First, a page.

What I am really trying to get at is that either way one sees it, those in power have little if any incentive to empathize with the people whose policies they are arranging and whose lives they might gravely affect. Sometimes policies are implemented to try to improve the living conditions the people OR sometimes those in power want to exploit a defenseless population (“monopolizing force,” as Scott puts it in page 88) that is made docile by a lack of political power on behalf of a leader “guilty of hubris” or violence and coercion (p.324). Though a lot of the time people like Julius Nyerere have had benevolent intentions, an exaggerated expectation for a non-gradual reform is likely to have devastating consequences that are not accounted for in the initial planning of the scheme.

Zack Simon

I first want to mention that this was my favorite read of those that we have been assigned so far. As a non-econ./pro-socio-anthropology student myself, I found this topic of societal planning to be most fascinating as a subject outside of strict political economics reading. James Scott makes intriguing illustrations of “high-modernist” philosophies that support the centrally-planned, socially-engineered society. I believe that the critique of this “high-modernist” design is just as relevant today as it was almost 10 years back when Seeing Like A State was published. I see a great parallel between societal planning by the State and societal planning within the market led by today’s ever-intrusive corporatism. Scott goes to great lengths to demonstrate the State’s and municipal planners’ penchant to collect statistics and superficial observation fueled by bureaucratic procedure, and to simplify—that is, categorize—its constituency into manageable groups in order to govern with tighter organization.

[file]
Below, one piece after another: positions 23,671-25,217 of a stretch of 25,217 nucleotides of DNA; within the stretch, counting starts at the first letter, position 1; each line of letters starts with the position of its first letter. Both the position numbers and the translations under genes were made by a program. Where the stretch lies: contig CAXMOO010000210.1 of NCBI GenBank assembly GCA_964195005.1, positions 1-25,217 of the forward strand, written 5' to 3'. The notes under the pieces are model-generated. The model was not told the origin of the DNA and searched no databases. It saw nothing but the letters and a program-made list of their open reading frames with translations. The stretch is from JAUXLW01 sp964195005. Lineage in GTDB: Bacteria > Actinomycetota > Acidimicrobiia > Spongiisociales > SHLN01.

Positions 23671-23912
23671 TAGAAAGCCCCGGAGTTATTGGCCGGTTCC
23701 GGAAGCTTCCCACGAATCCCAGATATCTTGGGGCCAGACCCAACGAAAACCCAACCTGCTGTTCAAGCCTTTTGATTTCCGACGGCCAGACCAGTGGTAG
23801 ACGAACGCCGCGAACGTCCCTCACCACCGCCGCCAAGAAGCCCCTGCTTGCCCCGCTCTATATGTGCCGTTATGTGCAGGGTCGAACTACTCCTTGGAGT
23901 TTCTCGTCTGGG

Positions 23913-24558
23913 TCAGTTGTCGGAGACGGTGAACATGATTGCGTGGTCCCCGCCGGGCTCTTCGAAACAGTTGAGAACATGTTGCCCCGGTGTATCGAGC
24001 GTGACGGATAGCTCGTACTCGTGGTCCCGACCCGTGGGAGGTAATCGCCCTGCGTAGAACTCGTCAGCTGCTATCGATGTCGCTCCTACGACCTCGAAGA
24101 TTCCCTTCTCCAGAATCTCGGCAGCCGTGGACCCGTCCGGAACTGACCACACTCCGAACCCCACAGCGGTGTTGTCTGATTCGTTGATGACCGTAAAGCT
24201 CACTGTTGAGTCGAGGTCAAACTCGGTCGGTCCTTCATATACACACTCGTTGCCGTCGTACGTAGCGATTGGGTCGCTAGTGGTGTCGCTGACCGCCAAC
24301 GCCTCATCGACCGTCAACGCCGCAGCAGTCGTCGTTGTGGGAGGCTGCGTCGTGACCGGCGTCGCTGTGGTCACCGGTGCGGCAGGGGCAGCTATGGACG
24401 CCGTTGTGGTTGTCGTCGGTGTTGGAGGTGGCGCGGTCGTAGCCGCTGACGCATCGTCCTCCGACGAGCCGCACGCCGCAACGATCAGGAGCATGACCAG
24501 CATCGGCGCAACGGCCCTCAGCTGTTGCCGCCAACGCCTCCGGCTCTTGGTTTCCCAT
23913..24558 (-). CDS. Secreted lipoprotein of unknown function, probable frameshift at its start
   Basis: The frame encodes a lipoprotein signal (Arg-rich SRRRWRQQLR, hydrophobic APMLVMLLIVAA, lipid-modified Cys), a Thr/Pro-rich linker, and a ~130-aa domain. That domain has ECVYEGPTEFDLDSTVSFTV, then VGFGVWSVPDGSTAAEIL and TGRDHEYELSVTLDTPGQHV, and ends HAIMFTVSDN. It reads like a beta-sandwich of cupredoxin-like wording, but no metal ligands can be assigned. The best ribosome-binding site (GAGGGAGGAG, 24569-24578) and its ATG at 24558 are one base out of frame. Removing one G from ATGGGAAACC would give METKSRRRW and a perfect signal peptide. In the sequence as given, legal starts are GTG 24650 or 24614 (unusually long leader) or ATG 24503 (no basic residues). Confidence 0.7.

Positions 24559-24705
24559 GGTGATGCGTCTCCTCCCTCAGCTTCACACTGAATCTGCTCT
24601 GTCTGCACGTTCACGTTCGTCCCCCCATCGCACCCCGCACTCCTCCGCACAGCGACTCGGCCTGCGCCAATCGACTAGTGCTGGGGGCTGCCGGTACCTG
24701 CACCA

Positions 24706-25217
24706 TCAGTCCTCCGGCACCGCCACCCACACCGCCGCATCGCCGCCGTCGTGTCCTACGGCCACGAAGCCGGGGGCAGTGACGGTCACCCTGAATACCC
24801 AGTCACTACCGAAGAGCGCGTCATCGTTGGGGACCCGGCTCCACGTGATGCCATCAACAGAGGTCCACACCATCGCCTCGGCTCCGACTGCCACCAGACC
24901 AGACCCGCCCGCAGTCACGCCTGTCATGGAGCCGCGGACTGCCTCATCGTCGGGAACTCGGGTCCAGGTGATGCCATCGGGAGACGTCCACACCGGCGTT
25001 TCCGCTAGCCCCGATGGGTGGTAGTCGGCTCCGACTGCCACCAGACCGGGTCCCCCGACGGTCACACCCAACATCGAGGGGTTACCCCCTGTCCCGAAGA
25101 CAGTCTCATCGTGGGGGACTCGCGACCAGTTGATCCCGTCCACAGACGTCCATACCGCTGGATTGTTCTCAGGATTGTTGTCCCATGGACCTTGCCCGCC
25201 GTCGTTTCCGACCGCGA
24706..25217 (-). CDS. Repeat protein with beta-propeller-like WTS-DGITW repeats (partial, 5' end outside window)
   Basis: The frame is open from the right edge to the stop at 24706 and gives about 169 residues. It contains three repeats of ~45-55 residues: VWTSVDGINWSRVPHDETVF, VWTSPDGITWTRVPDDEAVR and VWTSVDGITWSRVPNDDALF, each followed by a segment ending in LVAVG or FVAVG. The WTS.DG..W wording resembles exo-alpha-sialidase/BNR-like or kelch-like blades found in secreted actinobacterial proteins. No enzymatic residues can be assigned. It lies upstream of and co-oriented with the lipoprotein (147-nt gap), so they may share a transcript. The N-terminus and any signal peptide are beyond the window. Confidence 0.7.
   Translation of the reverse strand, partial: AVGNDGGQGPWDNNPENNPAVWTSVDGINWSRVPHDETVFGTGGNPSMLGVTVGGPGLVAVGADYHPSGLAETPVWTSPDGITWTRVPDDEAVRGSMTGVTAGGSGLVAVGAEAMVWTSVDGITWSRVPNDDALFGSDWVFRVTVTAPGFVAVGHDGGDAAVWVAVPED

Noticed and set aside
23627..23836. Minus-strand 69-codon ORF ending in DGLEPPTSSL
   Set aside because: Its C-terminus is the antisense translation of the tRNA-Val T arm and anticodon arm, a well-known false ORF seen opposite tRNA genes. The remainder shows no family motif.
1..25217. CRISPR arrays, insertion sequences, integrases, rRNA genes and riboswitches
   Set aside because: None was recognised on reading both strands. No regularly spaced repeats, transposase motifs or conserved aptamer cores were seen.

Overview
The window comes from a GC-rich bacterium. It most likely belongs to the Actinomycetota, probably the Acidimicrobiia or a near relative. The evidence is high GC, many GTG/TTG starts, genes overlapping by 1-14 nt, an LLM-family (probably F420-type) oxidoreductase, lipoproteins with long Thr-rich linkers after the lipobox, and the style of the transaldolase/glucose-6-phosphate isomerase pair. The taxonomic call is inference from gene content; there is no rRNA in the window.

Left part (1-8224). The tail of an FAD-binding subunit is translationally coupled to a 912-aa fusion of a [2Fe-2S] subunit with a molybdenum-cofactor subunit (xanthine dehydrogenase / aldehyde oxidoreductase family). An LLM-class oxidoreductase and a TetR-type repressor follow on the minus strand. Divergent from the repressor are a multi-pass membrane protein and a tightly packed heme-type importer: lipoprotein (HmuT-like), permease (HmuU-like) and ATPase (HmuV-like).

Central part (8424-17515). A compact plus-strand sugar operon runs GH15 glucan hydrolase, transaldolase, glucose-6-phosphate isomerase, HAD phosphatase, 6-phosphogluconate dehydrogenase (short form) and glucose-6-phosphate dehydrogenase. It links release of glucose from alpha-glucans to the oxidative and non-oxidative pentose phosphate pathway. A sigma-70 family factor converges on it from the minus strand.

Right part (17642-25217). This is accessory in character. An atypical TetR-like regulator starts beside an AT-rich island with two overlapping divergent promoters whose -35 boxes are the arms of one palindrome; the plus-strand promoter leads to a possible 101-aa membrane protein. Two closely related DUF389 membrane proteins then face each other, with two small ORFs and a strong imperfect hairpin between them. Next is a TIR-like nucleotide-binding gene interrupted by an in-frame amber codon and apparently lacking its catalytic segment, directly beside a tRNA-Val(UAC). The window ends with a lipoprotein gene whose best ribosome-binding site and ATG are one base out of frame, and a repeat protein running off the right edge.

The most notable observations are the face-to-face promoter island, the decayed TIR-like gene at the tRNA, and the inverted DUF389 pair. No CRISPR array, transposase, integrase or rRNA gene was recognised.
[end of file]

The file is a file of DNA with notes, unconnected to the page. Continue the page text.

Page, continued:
Both the State, in the form of a centralized organization, e.g. the U.S. census bureau, and the ideological municipal planners are charged with simplifying their constituency in order to legitimate its inhabitants of their territory as citizens and subjects of their jurisdiction and general management. As with the example Scott provides with his demonstration of history on German forestry, there is great danger in over-simplifying and “scientifically” micro-managing organically evolving subjects. Doing so makes these subjects more vulnerable to unpredictable events that may threaten their existence or evolve them into something that may impede their particularly engineered goal. In analogy to the case of the forests, centralized planning risks oversimplifying niche groups by not recognizing their characteristics that distinguish them. Especially in today’s culture, de-diversifying is seen as taboo and the modernist scientific approach, as in marketing, threatens what could be seen as “organic evolution” of society—a society not coerced into the precepts of a utopia that is anyway unrealistic. Applying the notion of ‘metis’ that preservers “local knowledge” should be done carefully though, as it is so abstract as to be misconstrued toward any party’s argument. There is inevitably much contested boundary between the application of what is “local knowledge” and what is regarded as “State knowledge.” However difficult it is to identify these two notions that sound empirically distinct but are likely controversial, dialogue between the community and central planning is the greatest promise of successful political, economic, and social integration within a community and society at-large.

Serena Yang

James Scott emphasizes the importance of metis, or local knowledge and tradition, throughout his book, but I think basically the state’s problem is an overall lack of knowledge. Economists want to assume that individuals have perfect knowledge (which is something I think Friedman falls prey to), but here Scott transposes this idea into the political realm so that it is the state who, following high-modernist and scientifically teleological reasoning, assumes that it has perfect knowledge about the people, about the culture, about everything. But just as Friedman’s argument falls flat, Scott points out how states have failed in this respect as well.